No, I'm glad you pointed that out. What a smoldering, alluring dish she was....



Think you used enough dynamite there, Butch?



Le Corbeau

Une petite ville, ici ou ailleurs
(A small town, anywhere)

I've been quite lucky coming across unknown (to me) gems in several of these recent HoFs, right in a row, and with this one: Le Corbeau.

I was hooked from the opening shots of the town that brought us to Le docteur Rémy Germain stepping out of a house to the waiting elderly women. His hands bloody.
With all the nosey side looks and whispered conversations, we are shown a very ripe location for gossip and half-truths to be planted and run wild in.
As does The Raven.
An anonymous letter writer that sprinkles just enough truth into their accusations to turn the town and it's inhabitants into a hungry mob. Hellbent on destroying one another.
My favorite scene that depicts this brilliantly is at the grave site of a suicide victim from one of the poisoned letters. As the crowd turns on the one they believe guilty, the mother, in black, stares upward to the heavens. Too grief-stricken to acknowledge any of it.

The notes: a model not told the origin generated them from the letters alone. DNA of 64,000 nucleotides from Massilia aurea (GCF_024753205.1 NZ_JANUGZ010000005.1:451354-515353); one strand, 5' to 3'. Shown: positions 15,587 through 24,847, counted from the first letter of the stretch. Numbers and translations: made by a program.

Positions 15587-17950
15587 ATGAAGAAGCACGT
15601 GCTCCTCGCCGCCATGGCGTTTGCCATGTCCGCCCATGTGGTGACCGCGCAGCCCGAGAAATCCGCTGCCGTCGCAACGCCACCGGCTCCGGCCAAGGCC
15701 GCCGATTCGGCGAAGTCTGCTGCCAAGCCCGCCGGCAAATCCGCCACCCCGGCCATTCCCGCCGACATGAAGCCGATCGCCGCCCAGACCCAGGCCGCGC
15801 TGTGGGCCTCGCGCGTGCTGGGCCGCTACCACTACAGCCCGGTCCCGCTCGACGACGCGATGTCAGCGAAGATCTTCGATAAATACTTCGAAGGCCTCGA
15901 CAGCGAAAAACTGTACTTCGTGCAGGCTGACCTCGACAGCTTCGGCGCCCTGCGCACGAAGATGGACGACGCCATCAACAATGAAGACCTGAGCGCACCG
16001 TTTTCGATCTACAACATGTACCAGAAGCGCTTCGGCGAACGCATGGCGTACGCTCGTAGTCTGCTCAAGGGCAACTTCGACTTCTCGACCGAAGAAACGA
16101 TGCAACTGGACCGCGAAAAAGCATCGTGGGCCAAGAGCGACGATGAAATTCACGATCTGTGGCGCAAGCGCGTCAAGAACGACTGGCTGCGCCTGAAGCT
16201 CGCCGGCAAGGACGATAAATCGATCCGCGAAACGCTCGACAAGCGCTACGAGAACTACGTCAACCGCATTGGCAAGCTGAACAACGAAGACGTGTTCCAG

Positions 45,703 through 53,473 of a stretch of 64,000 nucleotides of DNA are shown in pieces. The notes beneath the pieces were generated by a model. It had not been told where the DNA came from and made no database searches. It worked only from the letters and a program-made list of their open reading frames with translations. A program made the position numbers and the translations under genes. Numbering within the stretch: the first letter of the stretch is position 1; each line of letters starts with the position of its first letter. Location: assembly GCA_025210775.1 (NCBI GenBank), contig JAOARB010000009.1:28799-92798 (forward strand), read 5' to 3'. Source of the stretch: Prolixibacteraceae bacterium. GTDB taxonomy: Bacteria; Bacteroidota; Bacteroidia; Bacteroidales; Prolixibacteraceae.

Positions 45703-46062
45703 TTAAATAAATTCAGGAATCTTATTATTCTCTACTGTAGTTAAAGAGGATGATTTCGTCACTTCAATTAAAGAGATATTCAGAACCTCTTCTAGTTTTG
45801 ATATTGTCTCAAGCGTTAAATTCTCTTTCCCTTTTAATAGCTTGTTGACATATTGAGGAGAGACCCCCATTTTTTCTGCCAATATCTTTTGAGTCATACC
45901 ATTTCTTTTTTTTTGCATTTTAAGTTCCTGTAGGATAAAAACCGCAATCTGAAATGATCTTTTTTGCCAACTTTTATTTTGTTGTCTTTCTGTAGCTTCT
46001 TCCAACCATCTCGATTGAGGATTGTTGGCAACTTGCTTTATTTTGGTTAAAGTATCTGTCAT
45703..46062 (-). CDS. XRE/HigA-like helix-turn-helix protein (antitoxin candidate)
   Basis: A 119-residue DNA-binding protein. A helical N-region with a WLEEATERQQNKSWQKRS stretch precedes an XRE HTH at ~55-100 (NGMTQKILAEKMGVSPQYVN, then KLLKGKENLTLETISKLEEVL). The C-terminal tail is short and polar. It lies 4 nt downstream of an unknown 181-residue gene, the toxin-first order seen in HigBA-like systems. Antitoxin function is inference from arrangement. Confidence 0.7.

The ease of lying was equally well expressed with the child who hides a letter in her dress and flat out lies she hasn't seen it. It made me think of The Hunt. (yeah, children are too innocent to lie. . . bull [email protected] hockey)

The spinning of the web of deceit and paranoia was done exceedingly well and shows just how easy it is for people who've known one another all their lives, to turn on one another in the worst possible way.

The whodunit aspect of this, where everyone is suspected, had a fantastic twist once it is discovered who was writing them and what happens to them. Making for a fantastic ending for me. Especially since, just how much, I loved the character and their cavalier attitude to all of it. I was completely hood-winked by that person and utterly hooked by the false lead; the young girl, Rolande, whom I was 100% sure was the culprit from the first time I saw her bouncing a ball against the inside wall, listening in on Remy's and Laura's conversation.